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Using IPv4/IPv6 (dual-stack) Ingress in an IPv4 single-stack cluster


IPv6 adoption is continuously growing, already overtaking IPv4 in certain regions, e.g. India, or scenarios, e.g. mobile. Even though most IPv6 installations deploy means to reach IPv4, it might still be beneficial to expose services natively via IPv4 and IPv6 instead of just relying on IPv4.

Disadvantages of full IPv4/IPv6 (dual-stack) Deployments

Enabling full IPv4/IPv6 (dual-stack) support in a kubernetes cluster is a major endeavor. It requires a lot of changes and restarts of all pods so that all pods get addresses for both IP families. A side-effect of dual-stack networking is that failures may be hidden as network traffic may take the other protocol to reach the target. For this reason and also due to reduced operational complexity, service teams might lean towards staying in a single-stack environment as much as possible. Luckily, this is possible with Gardener and IPv4/IPv6 (dual-stack) ingress on AWS.

Simplifying IPv4/IPv6 (dual-stack) Ingress with Protocol Translation on AWS

Fortunately, the network load balancer on AWS supports automatic protocol translation, i.e. it can expose both IPv4 and IPv6 endpoints while communicating with just one protocol to the backends. Under the hood, automatic protocol translation takes place. Client IP address preservation can be achieved by using proxy protocol.

This approach enables users to expose IPv4 workload to IPv6-only clients without having to change the workload/service. Without requiring invasive changes, it allows a fairly simple first step into the IPv6 world for services just requiring ingress (incoming) communication.

Necessary Shoot Cluster Configuration Changes for IPv4/IPv6 (dual-stack) Ingress

To be able to utilize IPv4/IPv6 (dual-stack) Ingress in an IPv4 shoot cluster, the cluster needs to meet two preconditions:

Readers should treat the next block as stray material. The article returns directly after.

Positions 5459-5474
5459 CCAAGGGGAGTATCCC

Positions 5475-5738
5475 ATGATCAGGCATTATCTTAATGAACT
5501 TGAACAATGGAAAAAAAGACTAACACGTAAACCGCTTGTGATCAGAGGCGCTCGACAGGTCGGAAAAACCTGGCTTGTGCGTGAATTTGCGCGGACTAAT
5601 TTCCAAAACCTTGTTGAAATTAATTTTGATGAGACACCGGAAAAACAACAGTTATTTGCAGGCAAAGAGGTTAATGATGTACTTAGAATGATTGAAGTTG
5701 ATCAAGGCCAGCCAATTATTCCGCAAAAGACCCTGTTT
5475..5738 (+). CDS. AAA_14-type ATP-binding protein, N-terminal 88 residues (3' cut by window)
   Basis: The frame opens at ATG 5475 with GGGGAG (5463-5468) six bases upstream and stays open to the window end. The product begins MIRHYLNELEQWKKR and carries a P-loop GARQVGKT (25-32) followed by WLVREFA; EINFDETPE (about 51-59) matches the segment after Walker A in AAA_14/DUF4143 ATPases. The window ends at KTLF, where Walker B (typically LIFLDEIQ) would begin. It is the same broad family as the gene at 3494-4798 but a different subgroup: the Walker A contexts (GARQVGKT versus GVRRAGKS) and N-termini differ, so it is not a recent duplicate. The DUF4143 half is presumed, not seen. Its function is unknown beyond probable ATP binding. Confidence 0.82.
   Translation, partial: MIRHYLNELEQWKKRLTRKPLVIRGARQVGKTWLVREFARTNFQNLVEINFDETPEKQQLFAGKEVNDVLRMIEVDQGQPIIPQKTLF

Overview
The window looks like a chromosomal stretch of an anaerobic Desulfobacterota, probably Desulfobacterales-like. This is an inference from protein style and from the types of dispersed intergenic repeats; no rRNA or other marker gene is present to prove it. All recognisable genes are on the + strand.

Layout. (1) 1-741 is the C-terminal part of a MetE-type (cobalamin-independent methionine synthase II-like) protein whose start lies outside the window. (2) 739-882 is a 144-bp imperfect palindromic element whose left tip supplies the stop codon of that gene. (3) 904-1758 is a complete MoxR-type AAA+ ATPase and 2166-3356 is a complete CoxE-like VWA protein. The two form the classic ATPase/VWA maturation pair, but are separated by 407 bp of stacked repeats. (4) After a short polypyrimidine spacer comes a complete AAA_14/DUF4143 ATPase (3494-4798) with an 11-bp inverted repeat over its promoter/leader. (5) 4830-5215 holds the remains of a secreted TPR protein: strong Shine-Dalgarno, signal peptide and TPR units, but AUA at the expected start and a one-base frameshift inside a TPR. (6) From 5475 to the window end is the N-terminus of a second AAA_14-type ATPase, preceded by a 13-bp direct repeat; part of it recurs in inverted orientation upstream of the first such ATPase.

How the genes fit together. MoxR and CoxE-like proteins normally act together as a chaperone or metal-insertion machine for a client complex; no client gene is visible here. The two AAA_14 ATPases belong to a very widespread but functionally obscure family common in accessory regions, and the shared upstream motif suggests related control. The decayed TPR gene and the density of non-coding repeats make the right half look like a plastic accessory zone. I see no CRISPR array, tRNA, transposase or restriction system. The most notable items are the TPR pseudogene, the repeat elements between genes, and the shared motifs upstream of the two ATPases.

1. dualStack.enabled needs to be set to true to configure VPC/subnet for IPv6 and add a routing rule for IPv6. (This does not add IPv6 addresses to kubernetes nodes.)
  2. loadBalancerController.enabled needs to be set to true as well to use the load balancer controller, which supports dual-stack ingress.
apiVersion: core.gardener.cloud/v1beta1
kind: Shoot
    type: aws
      apiVersion: aws.provider.extensions.gardener.cloud/v1alpha1
      kind: InfrastructureConfig
        enabled: true
      apiVersion: aws.provider.extensions.gardener.cloud/v1alpha1
      kind: ControlPlaneConfig
        enabled: true

After adapting the shoot specification and reconciling the cluster, dual-stack load balancers can be created using kubernetes services objects.

Creating an IPv4/IPv6 (dual-stack) Ingress

With the preconditions set, creating an IPv4/IPv6 load balancer is as easy as annotating a service with the correct annotations:

apiVersion: v1
kind: Service
    service.beta.kubernetes.io/aws-load-balancer-ip-address-type: dualstack
    service.beta.kubernetes.io/aws-load-balancer-scheme: internet-facing
    service.beta.kubernetes.io/aws-load-balancer-nlb-target-type: instance
    service.beta.kubernetes.io/aws-load-balancer-type: external
  name: ...
  namespace: ...
  type: LoadBalancer

In case the client IP address should be preserved, the following annotation can be used to enable proxy protocol. (The pod receiving the traffic needs to be configured for proxy protocol as well.)

    service.beta.kubernetes.io/aws-load-balancer-proxy-protocol: "*"

Please note that changing an existing Service to dual-stack may cause the creation of a new load balancer without deletion of the old AWS load balancer resource. While this helps in a seamless migration by not cutting existing connections it may lead to wasted/forgotten resources. Therefore, the (manual) cleanup needs to be taken into account when migrating an existing Service instance.

For more details see AWS Load Balancer Documentation - Network Load Balancer.